Date of Award

5-31-2019

Document Type

Thesis

Degree Name

Bachelor of Arts (B.A.) in Biology and University Honors

Department

Biology

First Advisor

Bradley Buckley

Subjects

Mytilus edulis -- Oregon -- Pacific Coast, Mytilus edulis -- Effect of water temperature on, Mytilus edulis -- Efffect of salinity on, Body temperature -- Regulation, Ocean temperature -- Oregon -- Pacific Coast

DOI

10.15760/honors.747

Abstract

Marine life is highly susceptible to stress and physiological impact through climate change, as this directly alters thermal temperatures and salinity concentrations of the ocean. The coastal species, Mytilus edulis, a mussel found variously in the northern hemisphere, was selected for cellular stress response testing. Through the investigation of temperature and salinity effects on Mytilus edulis using separation group exposure and flow cytometry analysis, it was found that salinity changes had significantly impacted the cellular division process. Individuals who received the environmentally controlled salinity concentration of 32ppt had abundant cells staged in the S phase of cellular division. Mussels exposed to salinity concentrations of 16ppt had reduced cells in the S phase, with the highest peak shifted to the left, indicative of increased cells in G0/G1 phase. In comparing the groups exposed to 13˚C versus 21˚C, similar results were seen, with the higher temperature being the advantaged group. Future testing using several varying temperatures between ranges of 5˚C to 30˚C may provide more information on how ocean warming can directly impact cellular response of Mytilus edulis.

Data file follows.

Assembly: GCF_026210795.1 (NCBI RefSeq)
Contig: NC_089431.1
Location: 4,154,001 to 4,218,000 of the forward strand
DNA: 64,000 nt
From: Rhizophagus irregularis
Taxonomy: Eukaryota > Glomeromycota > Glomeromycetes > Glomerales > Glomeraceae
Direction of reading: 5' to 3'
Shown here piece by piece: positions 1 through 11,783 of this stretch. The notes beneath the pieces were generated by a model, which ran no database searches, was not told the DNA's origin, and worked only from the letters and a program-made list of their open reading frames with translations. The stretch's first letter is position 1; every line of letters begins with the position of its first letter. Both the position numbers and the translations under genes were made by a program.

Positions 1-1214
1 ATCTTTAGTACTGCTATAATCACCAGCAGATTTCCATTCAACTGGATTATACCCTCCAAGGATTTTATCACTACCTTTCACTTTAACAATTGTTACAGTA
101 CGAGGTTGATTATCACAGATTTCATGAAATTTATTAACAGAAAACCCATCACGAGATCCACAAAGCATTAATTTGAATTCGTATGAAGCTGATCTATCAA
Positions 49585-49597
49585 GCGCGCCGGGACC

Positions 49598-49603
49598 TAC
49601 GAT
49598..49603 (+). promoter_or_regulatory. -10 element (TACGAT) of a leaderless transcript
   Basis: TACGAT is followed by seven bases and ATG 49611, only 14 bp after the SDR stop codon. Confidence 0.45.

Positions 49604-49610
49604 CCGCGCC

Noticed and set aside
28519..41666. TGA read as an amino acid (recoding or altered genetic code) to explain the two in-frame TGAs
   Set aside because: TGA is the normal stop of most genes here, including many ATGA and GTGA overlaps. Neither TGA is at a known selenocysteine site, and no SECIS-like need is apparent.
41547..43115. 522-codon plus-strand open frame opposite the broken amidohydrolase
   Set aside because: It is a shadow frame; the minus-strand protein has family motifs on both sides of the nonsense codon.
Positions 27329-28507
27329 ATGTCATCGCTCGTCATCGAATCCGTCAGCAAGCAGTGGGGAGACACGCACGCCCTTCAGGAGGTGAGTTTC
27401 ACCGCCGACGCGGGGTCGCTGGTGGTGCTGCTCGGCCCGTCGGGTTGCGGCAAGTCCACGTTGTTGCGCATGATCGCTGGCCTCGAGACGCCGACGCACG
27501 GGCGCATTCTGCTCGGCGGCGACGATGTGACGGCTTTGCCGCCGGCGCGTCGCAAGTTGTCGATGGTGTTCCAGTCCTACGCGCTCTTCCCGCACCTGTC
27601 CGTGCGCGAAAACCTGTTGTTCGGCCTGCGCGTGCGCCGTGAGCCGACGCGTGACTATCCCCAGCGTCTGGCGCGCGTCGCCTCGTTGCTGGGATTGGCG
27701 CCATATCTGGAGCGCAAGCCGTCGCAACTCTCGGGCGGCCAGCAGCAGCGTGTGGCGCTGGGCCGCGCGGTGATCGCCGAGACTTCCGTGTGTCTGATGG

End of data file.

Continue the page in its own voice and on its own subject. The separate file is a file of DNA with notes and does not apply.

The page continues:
Persistent Identifier

https://archives.pdx.edu/ds/psu/28917

Share

COinS